When I run syntheses involving Grignard Reagents, I distill my ether from engine starting fluid. This ether does not need to be dried any further; though I allow the ether to sit over 4A molecular sieves just in case. I have always been able to prepare Grignard Reagents from the directly distilled ether. The yield is always better though when the ether has been throughly dried.



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[*] posted on 13-5-2010 at 20:03


Well I am done with the grignard. It was my first grignard reaction and was very interesting. I started it by adding 1 mL of ethyl bromide to 60 mL of ether in a 250 mL roundbottom with 13g of magnesium. I calculated a 0.7g excess of magnesium from what I needed.

The reaction took off and was very exothermic forcing me to put the flask in an icebath right away since my condenser was not catching all the boiling ether. Once things calmed down I added the ethyl bromide dropwise over the next 2 hours. The grignard reagent was a nice dark gray almost purplish color.

After the grignard was prepared, I added the ethyl acetate dropwise. The ethyl acetate reacting with the grignard was even more exothermic than the preparation of the grignard and took a ton of work to get the addition rate just right.

Once the reaction was done, I quenched with acid. I added the 2.0 M H2SO4 solution dropwise to the flask. The addition was highly exothermic and formed a white jellylike precipitate. I soon ran out of room and was forced to transfer this mess into a larger flask and do multiple acid rinses. Being strapped for time I ended up probably using way to much acid to quench the reaction (500 mL of 2 M H2SO4 solution) but eventually all the magnesium reacted and the precipitate dissolved. I then transferred my organic layer to a new roundbottom and dried it with anhydrous MgSO4.

I lost about 50 mL of organic layer during the workup. Probably due to ether's slight solubility in water and my hastly workup. Hopefully after distillation, did not lose too much of my alcohol which supposedly is slightly soluble in water as well. Tommorow when I distill the ether away and get my product, I will finally know.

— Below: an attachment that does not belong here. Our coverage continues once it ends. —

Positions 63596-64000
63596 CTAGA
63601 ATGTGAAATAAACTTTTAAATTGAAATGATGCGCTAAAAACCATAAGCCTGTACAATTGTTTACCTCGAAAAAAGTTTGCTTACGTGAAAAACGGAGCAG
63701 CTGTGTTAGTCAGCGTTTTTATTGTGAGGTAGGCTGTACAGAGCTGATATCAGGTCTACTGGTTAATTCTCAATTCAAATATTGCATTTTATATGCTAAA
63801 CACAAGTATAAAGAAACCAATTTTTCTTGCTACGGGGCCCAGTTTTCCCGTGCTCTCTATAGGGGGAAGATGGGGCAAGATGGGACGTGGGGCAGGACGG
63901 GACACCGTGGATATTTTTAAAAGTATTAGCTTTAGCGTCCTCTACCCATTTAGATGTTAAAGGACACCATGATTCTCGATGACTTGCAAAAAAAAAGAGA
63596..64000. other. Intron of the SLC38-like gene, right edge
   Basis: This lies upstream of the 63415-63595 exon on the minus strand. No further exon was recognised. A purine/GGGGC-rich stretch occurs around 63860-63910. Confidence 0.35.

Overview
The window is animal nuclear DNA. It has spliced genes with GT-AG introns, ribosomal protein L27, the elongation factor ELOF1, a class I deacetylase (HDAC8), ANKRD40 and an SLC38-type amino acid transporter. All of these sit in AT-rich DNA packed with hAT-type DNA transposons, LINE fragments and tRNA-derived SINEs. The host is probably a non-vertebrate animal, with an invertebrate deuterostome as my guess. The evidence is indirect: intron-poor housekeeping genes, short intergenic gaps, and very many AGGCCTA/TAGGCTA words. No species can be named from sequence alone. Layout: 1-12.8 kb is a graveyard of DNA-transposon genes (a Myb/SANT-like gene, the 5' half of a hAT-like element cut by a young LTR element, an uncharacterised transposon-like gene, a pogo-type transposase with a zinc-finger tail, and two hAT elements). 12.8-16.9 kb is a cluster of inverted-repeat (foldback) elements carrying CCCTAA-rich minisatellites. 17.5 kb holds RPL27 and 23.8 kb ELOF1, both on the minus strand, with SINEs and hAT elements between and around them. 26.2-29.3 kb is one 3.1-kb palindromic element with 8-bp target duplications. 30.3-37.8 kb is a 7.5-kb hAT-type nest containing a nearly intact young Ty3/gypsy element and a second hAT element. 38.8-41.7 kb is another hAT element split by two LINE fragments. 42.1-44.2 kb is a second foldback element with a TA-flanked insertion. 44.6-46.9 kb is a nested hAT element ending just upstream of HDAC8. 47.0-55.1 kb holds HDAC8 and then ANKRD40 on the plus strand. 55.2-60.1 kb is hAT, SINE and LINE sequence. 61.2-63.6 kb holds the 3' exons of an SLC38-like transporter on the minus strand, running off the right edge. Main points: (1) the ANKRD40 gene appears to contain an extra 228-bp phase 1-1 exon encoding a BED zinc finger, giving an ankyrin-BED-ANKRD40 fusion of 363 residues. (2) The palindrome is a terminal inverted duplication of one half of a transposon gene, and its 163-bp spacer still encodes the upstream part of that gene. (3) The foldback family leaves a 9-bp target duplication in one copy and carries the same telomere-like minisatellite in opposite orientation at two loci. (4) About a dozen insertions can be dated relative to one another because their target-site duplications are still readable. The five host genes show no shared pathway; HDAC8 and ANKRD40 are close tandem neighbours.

Things I learned.

1. Transfer the finished reaction mixture to a different and larger flask before doing the acid quench.

2. Do the quench when you are not strapped for time as it takes much longer than expected.
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[*] posted on 11-3-2011 at 11:52
Grignard reagent


Hello,

I have been reading many threads on this site and I find it really interesting.
I know this thread is old, but I didn't know where to add my post. This is my first post and I apologize if it is not the appropriate place. I couldn't find any other thread that treats about this.
I have not tried yet Grignard reactions, and I wonder if it is possible to prepare Methyl Magnesium Bromide. This reagent will be good to make tert-butanol by making it react with acetone and afterwards with protonated water, at least in theory.
The problem I see is that Methyl Bromide is a gas at ambient temperature, its boiling point temp is 3.56 C. So I was thinking in disolving the gas in Ether firstly and then inject the solution very slowly to a BF with Ether and Magnesium.
I really will appreciate your opinion.

Thanks
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entropy51
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[*] posted on 11-3-2011 at 13:09


An ether solution of MeBr will work in a Grignard. If you have a suitable source of dry MeBr you can also let it enter the reaction flask as a gas. It will dissolve in the ether and react with the Mg, especially if the Grignard is first started by adding a little MeI.
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[*] posted on 11-3-2011 at 14:14


Thanks for your answer.
I was planning to produce the MeBr by a reaction and dry it later. I understand that Grignards need very dry reagents. I have dried other gases by passing them through a cylinder full with Calcium Chloride, but for other simple experiments. How can I be sure that my MeBr is dry enough for a Grignard?

Thanks
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[*] posted on 11-3-2011 at 20:15


When I ran my grignard, I used a molecular sieve to dry my ether and simply CaCl2 for the alkyl halide. Ethyl Bromide is very hydrophobic and the CaCl2 was sufficient for my reaction. I personally would reccommend using MeI instead of MeBr simply because it has a higher boiling point and can be used in the liquid phase at ambient conditions. As a bonus it should even be able to initiate the grignard in relatively wet ether. The MeMgI would then proceed to destroy any remaining water and bubble off as methane.
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[*] posted on 12-3-2011 at 15:58


Thank you very much entropy51 and rrkss. I'll try that.